Act of Aggression is Eugen Systems’ triumphant return to the classic RTS. Seen at the last two editions of Gamescom, it delivers on its promise – here’s the review.
The Real Time Strategy (or RTS) genre exploded in the mid-nineties, with franchises like Dune, Command & Conquer and Warcraft all seeing numerous (successful) sequels and expansions. Dune disappeared after 2001’s Emperor: Battle for Dune and Warcraft morphed into a MMORPG, while the Command & Conquer series lasted a bit longer. Still, it’s been five years already since the release of Command & Conquer 4: Tiberian Twilight. We’ve had other great RTS games like Company of Heroes and Starcraft 2, but Act of Aggression promises to return to the formula that made the aforementioned franchises so beloved.
In Act of Aggression, the key to success is in blending resource gathering with sound military strategies and tactics, all the while keeping an eye on your tech research so you can start developing new units and structures. The key to all of this… resources. Every map you play on has a finite amount of them, and harvesting and controlling them is essential if you want to survive and eventually triumph. In this sense I’m talking about resources like oil, aluminum and rare minerals, but the use of resources is far deeper than that. Your units and structures are precious resources as well, especially if you consider that the resources you need to produce them will eventually run out.
This is where the brilliance of the game lies. Do you invest resources (in this case units) to go and secure access to the minerals you need to make your army stronger, or do you send them to weaken the enemy? You can do the latter by attacking them directly, heading for their base before they have a chance to fortify it, or by cutting off their supply lines to the same resources you’re trying to collect. Whichever tactic you choose, there will almost always be some form of retaliation. If you went for the option to cut them off from resources, they might either try to regain control of the situation or launch an assault on your base directly – which you’ve just left partially exposed when you moved your troops out to secure more supplies.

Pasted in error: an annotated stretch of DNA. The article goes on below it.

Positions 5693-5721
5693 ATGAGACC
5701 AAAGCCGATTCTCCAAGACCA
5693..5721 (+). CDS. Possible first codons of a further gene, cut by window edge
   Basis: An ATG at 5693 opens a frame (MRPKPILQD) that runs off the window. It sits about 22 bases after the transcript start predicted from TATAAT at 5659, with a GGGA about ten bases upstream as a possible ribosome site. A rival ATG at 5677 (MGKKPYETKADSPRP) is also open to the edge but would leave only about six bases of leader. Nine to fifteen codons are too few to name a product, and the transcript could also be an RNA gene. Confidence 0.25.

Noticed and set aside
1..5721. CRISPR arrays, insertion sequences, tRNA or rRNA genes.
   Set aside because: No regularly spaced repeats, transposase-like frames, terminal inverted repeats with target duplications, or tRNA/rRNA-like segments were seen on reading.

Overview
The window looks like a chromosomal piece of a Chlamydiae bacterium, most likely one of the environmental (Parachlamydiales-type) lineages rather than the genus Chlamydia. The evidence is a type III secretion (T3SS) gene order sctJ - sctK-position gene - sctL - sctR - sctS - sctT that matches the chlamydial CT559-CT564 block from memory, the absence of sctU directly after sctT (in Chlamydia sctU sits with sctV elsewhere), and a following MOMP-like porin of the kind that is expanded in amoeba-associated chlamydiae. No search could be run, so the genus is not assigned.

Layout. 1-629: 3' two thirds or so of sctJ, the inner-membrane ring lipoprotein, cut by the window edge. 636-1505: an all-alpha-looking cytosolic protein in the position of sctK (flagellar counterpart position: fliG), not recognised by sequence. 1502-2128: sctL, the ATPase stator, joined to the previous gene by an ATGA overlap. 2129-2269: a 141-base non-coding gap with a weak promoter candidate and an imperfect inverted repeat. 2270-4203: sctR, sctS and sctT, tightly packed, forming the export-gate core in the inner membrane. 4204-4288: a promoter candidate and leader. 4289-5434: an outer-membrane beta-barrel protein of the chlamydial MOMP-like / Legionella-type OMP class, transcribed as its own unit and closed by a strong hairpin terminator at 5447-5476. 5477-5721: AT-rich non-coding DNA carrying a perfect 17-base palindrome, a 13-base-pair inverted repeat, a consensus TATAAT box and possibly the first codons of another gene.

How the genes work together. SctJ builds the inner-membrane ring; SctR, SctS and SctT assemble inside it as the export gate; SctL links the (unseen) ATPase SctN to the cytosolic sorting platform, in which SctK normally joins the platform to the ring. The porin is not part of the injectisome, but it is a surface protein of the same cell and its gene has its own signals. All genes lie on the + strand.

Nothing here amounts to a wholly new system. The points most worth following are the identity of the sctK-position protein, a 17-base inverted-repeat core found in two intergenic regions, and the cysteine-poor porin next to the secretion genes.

The entire game, in both single and multiplayer, is full of such decisions – and scenarios can be approached from a multitude of ways because of the approach taken by the developers to include resource-gathering like the classic RTS games of the past did. Whether this works out is all down to balance though – are the different factions in the game balanced well enough, and are they different enough to warrant extra playthroughs? In Act of Aggression, you can choose between the US Army, the Cartel and the UN-founded Chimera – focusing on strength in numbers and equipment, (stealth) technology and versatility respectively.
Each faction has its own technology tree for you to develop, its own units and structures and of course its own agenda. The game further balances the different factions by tweaking certain game elements in their favor or against it. One faction will use up more resources for a certain type of structure or unit, and development might also be quicker or slower based on which faction you choose to play with. Later on in the game, another strategic layer is introduced in the shape of super weapons like the atomic bomb. You can choose to develop such a weapon, and your opponent can choose to build up defenses against it. If you invested in ground troops instead, their anti-nuke measures were a waste of precious resources. You’ll have similar decisions to make yourself though, because the enemy could very well be gearing up to use a super weapon against you.
The core gameplay in Act of Aggression is excellently done. The different factions are well balanced, and each scenario offers multiple ways of approaching it. The only element of the game that we would have liked to see a little more fleshed out is the storytelling aspect. We’ve gotten to know the last few Command and Conquer games as real gems in terms of the audiovisual presentation of its story, and this is where Act of Aggression’s focus lies more much clearly on the RTS gameplay itself. This makes the single player campaigns a little less memorable, but the game more than makes up for that with the quality of the gameplay that’s being offered here.